Tomorrow – Tuesday, February 21, 2012 – I will be giving what’s called a “lightning talk” at an event called Ignite Asheville. The format is deceptively simple. Presenters – I’m one of eleven ten – are each given exactly five minutes to speak on a topic of their choosing (we submitted proposals and were chosen by a panel/committee). Not a second more or less than five minutes. To accompany our talk, we each bring a Powerpoint presentation of our own making. The Powerpoint must consists of twenty slides, each of which displays for exactly fifteen seconds. Not fourteen, not sixteen. So it’s all about pacing, pithiness and projection.
I have very little public speaking experience. Yes, I served as president of my kids’ public school PTO board for a number of years. And true, I was president of a nonprofit board. But in both cases the primary skill set I brought was the ability to run a meeting. It’s perhaps not in my best interest to compare myself to Benito Mussolini, but I’m the sort of guy who can, as the saying goes, make the trains run on time. Hopefully that skill will translate into a successful presentation on Tuesday. We’ll see.
My talk is entitled “Rock Songwriters on the Creative Process.” I’ll highlight some of the most quotable excepts from my personal archive of more than 130 interviews. I’m not going to give away the store here (well, not exactly), but if you’re interested in the source material for my talk, you might enjoy my interviews with Ian Anderson (Jethro Tull), Bill Wyman (The Rolling Stones), Howard Kaylan (The Turtles) and, well, more than 125 others. (And yes, I do talk to some, er, younger artists, several of whom will be represented in my presentation.)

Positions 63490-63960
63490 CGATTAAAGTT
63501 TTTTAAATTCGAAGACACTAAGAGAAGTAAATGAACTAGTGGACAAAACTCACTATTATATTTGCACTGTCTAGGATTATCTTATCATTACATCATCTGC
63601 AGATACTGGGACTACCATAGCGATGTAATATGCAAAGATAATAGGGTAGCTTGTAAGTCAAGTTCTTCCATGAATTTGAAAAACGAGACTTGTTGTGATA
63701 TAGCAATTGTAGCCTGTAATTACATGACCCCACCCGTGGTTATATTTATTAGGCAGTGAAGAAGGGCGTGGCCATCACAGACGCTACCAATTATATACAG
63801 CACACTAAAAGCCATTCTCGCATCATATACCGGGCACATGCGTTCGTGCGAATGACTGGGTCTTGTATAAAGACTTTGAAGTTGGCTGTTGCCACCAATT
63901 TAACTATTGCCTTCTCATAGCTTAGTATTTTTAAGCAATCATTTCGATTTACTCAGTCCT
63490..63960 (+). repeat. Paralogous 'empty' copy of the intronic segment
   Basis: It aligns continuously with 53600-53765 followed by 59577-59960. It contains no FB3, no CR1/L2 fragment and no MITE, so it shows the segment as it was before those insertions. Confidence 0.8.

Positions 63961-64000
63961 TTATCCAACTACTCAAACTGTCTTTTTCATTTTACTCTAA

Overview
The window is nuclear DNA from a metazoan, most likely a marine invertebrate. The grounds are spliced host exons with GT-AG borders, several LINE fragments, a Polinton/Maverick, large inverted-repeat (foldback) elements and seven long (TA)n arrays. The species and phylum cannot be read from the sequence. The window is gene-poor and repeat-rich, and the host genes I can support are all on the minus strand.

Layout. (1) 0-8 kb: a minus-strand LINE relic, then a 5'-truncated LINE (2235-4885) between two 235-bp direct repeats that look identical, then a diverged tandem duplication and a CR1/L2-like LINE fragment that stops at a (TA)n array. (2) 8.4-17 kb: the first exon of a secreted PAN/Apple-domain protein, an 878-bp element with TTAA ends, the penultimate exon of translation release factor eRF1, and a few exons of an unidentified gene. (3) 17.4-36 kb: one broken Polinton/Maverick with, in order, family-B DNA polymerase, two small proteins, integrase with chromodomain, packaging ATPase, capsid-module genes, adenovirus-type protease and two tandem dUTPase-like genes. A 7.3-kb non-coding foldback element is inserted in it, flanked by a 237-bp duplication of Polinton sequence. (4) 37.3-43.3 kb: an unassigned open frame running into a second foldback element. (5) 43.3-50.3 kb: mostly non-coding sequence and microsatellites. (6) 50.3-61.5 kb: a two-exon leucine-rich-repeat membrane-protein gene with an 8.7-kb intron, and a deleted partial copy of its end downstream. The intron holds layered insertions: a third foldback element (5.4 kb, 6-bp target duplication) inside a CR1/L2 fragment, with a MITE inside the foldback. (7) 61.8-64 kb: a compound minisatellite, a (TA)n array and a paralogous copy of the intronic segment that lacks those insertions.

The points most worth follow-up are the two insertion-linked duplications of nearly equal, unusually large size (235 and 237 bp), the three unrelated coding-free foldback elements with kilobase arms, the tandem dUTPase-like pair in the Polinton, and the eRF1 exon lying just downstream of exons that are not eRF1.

The whole Ignite Asheville affair will be filmed (I had to sign a “talent waiver.” Does that mean I’m waiving the right to display any talent?) and put online afterward. But if you’re in or near Asheville NC, the event sounds like a fun evening. In addition to my talk, there will be people speaking on a wide array of topics. These include conflict resolution; alternative paths to education; and even a presentation by Laura Hope-Gill, the Poet Laureate of the Blue Ridge Mountains, entitled “What Shakespeare’s Sonnet 29 Can Teach Us About Life, Love, and Business.” Let’s just say that I’m glad Ignite Asheville is not a competition event.
Tickets are $10 ($5 for students). A few more details here.
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